This qualitative study carried out on behalf of the 2020 Public Services Trust at the RSA helps to shed light on what politicians should take into account in their conversations with voters about reforms to public services. Ipsos MORI's central government research team tested several provisional ideas generated by the Commission on 2020 Public Services for how services might be reformed in future, looking at how people respond to different policy ideas and exploring their underlying attitudes and beliefs. The research was supported by JRF and the DCLG Empowerment Fund.
The findings show that security and fairness are at the heart of what people value about public services. The public value the safety net that public services provide, and this sense of security is something that they are unwilling to trade off. People do want services to be more flexible and responsive to their needs, but not if prioritising these concerns means that the safety net is jeopardised.
Fairness is also central to what the public value about public services, but people often mean different, and even contradictory, things by this. Fairness for some people means uniform standards of service across the country, while others talk of local communities getting a ‘fair deal’, which involves allowing different standards for different local areas. Others talk of fairness in the sense of resources being allocated differently, depending on how much in need or how deserving different groups in society are seen to be. These different ways of seeing fairness are often in tension in the public mind.
Policy ideas that fail to meet some combination of security and fairness are less likely to be well received. Any reforms to public services will have to maintain their essential characteristics – providing a safety net and support, with processes and outcomes which are seen to be fair.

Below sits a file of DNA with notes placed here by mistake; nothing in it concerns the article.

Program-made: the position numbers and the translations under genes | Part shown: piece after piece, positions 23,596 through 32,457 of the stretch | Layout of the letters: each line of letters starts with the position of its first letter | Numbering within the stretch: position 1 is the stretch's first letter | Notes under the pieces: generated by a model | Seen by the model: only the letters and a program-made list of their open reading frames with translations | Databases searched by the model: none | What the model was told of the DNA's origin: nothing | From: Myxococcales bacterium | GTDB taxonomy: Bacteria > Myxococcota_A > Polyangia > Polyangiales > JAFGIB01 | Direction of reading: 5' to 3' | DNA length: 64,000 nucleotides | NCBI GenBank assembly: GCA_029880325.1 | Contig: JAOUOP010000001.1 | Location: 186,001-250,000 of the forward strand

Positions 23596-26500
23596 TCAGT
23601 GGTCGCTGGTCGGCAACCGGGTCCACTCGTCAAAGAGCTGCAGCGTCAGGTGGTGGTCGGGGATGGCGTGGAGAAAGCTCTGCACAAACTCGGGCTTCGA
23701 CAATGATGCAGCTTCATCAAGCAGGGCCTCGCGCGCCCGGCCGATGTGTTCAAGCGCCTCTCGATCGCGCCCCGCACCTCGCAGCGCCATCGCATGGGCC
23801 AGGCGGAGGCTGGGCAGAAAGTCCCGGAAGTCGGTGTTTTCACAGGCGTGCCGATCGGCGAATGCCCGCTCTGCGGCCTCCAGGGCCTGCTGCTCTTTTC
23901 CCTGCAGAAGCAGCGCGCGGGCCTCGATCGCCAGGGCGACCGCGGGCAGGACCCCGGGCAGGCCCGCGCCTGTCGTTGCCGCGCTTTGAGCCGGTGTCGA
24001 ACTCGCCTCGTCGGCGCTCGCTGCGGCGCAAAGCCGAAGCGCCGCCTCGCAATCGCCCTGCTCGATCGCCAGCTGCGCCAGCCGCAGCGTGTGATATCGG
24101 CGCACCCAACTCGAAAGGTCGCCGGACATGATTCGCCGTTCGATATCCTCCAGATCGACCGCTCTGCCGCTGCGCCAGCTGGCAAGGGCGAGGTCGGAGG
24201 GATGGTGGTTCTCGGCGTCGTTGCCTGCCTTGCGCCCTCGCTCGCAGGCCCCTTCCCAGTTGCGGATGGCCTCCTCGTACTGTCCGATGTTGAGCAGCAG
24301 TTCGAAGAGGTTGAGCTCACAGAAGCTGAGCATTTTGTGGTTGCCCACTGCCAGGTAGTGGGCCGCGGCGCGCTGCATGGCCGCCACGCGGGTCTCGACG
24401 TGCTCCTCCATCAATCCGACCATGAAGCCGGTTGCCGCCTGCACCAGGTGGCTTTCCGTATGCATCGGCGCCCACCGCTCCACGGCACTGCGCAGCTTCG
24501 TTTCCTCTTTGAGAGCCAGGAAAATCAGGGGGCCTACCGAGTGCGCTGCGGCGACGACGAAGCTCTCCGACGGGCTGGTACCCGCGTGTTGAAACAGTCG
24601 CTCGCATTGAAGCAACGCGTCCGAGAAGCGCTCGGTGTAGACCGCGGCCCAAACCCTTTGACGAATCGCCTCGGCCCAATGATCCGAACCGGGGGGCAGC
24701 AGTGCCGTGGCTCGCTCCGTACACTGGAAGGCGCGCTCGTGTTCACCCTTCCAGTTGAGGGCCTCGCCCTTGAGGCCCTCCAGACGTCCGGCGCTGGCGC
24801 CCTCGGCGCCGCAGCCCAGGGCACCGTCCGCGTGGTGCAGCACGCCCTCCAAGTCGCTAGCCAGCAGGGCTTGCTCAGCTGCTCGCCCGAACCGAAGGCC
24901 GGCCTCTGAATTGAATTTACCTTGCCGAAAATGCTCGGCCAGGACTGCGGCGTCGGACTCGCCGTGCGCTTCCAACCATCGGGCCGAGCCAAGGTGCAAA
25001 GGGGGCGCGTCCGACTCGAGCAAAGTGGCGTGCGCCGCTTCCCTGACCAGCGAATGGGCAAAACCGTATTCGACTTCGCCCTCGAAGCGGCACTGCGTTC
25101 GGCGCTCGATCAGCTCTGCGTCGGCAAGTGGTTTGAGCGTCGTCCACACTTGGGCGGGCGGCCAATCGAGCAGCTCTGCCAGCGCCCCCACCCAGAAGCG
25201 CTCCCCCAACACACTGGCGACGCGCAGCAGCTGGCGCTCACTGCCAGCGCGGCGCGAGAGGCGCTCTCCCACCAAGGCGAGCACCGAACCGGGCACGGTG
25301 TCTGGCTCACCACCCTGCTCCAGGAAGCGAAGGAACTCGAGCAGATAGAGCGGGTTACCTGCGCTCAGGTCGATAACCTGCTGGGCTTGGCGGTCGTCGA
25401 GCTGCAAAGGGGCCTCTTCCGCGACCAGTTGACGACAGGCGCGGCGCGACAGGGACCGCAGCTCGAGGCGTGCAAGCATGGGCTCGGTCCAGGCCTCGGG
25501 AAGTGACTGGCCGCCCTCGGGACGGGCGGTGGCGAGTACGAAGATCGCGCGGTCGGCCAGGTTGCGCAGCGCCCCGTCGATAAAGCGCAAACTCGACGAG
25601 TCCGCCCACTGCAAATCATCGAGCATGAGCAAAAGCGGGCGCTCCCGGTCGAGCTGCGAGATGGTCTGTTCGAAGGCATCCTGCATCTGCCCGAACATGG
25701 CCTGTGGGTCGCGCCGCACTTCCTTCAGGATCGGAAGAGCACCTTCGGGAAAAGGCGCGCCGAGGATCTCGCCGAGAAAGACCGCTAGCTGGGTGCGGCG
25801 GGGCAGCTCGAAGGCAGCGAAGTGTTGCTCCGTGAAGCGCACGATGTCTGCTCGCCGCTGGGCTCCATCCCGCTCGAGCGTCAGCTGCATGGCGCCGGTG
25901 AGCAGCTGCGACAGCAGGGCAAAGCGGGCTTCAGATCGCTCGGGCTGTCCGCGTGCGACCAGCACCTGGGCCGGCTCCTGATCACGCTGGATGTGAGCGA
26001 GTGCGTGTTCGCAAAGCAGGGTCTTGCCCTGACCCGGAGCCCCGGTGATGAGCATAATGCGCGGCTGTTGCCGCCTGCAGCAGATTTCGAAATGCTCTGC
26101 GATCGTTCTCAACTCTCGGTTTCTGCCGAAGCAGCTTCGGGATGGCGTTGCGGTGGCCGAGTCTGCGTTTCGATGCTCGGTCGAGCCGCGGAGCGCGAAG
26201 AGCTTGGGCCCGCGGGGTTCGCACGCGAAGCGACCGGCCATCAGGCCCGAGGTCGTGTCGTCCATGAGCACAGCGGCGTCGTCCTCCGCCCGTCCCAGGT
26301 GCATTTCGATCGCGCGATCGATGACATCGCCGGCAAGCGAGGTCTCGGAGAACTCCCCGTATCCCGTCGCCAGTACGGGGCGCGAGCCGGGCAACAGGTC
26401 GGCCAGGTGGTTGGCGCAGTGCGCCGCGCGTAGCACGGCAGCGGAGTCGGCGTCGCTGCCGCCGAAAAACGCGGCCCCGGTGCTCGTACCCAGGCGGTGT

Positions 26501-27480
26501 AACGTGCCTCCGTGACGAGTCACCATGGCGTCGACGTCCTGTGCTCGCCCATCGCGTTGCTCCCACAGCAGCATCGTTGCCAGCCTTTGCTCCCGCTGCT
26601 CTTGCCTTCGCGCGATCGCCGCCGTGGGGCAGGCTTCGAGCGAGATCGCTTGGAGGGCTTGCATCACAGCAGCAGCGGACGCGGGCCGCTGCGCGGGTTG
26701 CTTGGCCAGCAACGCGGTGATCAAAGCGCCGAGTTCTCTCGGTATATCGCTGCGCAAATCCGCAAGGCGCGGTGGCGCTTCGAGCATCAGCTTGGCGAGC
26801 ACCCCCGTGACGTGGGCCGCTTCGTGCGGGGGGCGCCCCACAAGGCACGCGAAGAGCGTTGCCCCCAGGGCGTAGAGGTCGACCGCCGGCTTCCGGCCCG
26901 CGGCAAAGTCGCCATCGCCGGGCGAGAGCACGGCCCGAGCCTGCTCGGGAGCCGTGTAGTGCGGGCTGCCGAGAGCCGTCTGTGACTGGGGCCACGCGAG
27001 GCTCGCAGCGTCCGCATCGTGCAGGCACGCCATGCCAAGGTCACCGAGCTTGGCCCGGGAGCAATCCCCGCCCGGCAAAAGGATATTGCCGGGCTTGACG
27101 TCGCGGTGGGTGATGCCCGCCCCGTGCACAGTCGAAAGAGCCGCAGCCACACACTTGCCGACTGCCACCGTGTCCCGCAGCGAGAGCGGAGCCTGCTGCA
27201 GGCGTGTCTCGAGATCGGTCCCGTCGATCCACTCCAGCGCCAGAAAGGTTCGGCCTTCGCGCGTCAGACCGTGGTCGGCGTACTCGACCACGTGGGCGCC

The public welcome greater local control in principle, but there is concern about the practicalities. It makes intuitive sense to many of us that the people who live in a local area, or the frontline staff who are responsible for delivering a particular public service, are well placed to know what that local area or service needs in order to work better. There is also a sense that greater local control can play a role in empowering local people and frontline staff in ways that perhaps don’t happen at the moment.
How greater local control would work in practice, though, is something that people are less sure about. Concern is expressed about interest group capture – will those who are most vocal and most likely to make the effort to get involved have disproportionate influence over the decisions that are taken? People also raise the question of how communities would manage to reconcile differences of opinion.
Ideas that enable greater individual control over resources, such as individual budgets, are received positively, although there are worries about whether these can be accessible to less advantaged groups in society. People see having greater control over resources as important, not least because of the sense of empowerment it can provide. But there are concerns over fairness and whether those from lower socio-economic groups, or more marginalised or vulnerable people in society, might struggle to make this work for them.
Something that people feel might help less able and advantaged people navigate public services is the idea of having citizen advisers, who would help people access services in a way that best meets their needs. The research uncovers a real desire for help and guidance in navigating public services, particularly at times of greater need in people’s lives – and this underpins the popularity of the citizen adviser idea.